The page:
In a bold move, faith-based Sanzaf is providing university bursaries for school leavers with lower Grade 12 results than they accepted before. In addition, a new mentorship programme matches university students with graduates in the same field.
“We want to reach out to the most marginalised beneficiaries,” says Mr Hoosen Essof, Programme Administrator at SANZAF, a national faith-based development and relief organisation.
“This year, we are taking on students with lower APS scores and also providing a new form of support. Students with lower APS scores come from particular circumstances and environments, that they may not have created themselves. Given the opportunity, they may excel, or may just do well enough to pass and move on,” he says.
From 2015, SANZAF is considering students with APS scores between 25 and 30 for its university bursary programme. Until 2014 students required a minimum APS score of 30 points to qualify for bursaries.
“Supporting students with lower APS scores can potentially affect the pass rate of the students we support. So we need to have an intervention and support programme in place,” continues Essof.
Up to 2014, school-leavers and students could apply for SANZAF support if their household’s income was below R10, 000 per month. Though the APS requirement is now adjusted, the income requirement remains the same for 2015. SANZAF has been awarding university bursaries for the last 40 years.
“Those with very low household income also need to be awarded bursaries, to be able to move on in life. Otherwise we will have another generation of mainly ‘middle-class’ students moving through universities,” says Essof.
“This is where we invest as an organisation. Our mission is to take care of the poorest of the poor. And the poorest are those, who by circumstance would achieve less academically than they would otherwise. Here is an opportunity to say ‘let’s help you get out of that’.”
Mentorship from the profession
The students with lower APS scores who receive SANZAF bursaries have to participate in the new support, monitoring and invention programmes, as a condition of the bursaries, says Ms Nerosha Ahmed, HR and Bursary Coordinator at SANZAF.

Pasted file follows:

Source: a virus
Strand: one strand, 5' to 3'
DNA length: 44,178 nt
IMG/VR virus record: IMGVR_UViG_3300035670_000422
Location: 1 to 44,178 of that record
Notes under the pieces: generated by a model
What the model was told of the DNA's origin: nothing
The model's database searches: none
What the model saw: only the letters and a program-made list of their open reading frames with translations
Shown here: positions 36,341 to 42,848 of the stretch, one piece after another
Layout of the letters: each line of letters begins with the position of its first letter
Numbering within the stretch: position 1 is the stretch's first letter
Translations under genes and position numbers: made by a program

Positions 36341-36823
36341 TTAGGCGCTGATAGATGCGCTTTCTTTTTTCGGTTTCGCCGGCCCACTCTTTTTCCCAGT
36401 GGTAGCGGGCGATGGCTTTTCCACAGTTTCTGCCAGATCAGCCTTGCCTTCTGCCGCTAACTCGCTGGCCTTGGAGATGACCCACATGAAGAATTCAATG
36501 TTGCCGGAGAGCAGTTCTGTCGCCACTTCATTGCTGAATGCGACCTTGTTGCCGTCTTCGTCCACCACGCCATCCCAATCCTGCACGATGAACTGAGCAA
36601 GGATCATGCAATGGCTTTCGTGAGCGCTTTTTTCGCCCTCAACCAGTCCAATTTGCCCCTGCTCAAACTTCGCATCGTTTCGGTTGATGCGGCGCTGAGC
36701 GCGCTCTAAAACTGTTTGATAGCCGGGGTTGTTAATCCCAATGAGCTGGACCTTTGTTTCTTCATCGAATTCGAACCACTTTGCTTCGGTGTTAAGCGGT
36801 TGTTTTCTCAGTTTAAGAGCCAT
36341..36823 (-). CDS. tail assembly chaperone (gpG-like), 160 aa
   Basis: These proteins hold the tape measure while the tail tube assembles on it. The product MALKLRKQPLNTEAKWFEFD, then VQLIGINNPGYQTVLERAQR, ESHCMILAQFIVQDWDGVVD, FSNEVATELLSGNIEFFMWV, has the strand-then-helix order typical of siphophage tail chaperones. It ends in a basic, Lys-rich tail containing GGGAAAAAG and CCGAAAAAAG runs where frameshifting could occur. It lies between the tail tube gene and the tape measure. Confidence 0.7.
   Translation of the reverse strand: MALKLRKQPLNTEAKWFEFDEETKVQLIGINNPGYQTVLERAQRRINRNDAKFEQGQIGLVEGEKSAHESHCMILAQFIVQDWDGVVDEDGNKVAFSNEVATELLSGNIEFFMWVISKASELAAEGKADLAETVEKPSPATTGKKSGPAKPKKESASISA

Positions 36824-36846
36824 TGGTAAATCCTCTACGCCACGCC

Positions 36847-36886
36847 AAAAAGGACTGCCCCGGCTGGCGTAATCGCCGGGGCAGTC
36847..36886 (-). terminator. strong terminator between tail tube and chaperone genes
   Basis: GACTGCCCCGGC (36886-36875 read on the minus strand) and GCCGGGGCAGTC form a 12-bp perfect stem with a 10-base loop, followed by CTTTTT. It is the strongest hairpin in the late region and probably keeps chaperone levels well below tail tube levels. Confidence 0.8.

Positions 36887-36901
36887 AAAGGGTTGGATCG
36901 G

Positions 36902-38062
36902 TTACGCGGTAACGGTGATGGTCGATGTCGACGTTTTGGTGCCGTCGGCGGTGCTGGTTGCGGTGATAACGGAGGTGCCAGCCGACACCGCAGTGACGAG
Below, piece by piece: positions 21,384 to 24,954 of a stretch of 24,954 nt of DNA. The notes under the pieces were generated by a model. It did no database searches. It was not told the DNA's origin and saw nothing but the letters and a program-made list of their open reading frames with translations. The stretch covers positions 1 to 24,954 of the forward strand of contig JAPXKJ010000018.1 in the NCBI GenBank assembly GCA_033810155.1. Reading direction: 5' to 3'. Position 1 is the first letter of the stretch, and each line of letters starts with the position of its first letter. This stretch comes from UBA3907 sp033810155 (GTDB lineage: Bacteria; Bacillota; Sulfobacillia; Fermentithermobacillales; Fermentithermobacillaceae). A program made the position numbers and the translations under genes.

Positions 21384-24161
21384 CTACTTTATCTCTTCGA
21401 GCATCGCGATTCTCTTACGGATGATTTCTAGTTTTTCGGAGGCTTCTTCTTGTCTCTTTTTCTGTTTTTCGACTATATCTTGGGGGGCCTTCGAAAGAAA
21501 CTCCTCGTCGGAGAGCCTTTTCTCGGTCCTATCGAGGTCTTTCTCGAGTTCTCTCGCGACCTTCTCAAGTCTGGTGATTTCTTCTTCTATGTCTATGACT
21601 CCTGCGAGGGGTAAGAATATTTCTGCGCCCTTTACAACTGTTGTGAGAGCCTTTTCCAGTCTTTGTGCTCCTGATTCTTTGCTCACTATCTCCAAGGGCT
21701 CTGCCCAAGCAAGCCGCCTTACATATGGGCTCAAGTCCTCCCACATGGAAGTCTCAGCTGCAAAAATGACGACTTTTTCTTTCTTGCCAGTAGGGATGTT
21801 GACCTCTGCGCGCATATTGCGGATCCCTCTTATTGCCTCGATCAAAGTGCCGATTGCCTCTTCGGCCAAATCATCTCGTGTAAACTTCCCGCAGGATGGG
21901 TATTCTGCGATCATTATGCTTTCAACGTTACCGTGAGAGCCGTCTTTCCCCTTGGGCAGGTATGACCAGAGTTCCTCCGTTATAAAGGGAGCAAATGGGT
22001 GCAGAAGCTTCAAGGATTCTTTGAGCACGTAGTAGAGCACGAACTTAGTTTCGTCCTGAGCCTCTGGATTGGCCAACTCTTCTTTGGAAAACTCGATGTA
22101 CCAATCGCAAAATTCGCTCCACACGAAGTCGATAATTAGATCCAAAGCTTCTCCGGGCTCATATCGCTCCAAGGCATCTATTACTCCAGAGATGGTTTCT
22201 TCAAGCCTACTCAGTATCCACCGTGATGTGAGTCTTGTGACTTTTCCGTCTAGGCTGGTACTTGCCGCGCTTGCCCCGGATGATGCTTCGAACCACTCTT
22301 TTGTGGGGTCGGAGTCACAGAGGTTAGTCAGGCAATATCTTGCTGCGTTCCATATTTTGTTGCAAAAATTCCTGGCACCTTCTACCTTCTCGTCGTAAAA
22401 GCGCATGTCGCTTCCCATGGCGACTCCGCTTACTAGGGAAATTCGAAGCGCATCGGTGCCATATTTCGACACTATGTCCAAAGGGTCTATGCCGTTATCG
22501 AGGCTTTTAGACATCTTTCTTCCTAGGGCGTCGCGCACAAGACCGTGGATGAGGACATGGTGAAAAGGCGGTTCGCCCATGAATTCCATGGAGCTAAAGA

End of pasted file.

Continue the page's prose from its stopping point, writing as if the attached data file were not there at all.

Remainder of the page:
All students who receive SANZAF bursaries are matched with graduates from similar fields, who also came through the SANZAF bursary scheme or are professionals who offer their services on a volunteer basis, she says.
“Students doing accounting are matched with accountants, for example. The mentors introduce themselves via SMS, email or telephone, and set up at least four face-to-face meetings during the year. They also stay in contact right through the year,” says Ahmed.
Opportunity + responsibility = moving on
SANZAF’s approach is to build a relationship of trust with each student, says Essof.
“We carry the students through the entire university career. We take them from whatever year they join us, which is typically first year, up to the final year.
“Our job is to help you, the student, in whatever way that is practical. Your job, as the student, is to do what needs to be done to move on. I think that has made some difference to the life of the students.”
Concludes Essof: “We can actually boast an average 94% pass rate for our university students over the last nine years. Our decision to support selected students with textbooks and computers in the last two years is based on that. If we’re making an investment of R45, 000 a year in one student, an additional R3 000 may not take us out of pocket, but it will take the student so much further.”
The whole spectrum
Education from early childhood development, though to schools and FET colleges, as well as university qualifications is supported by SANZAF.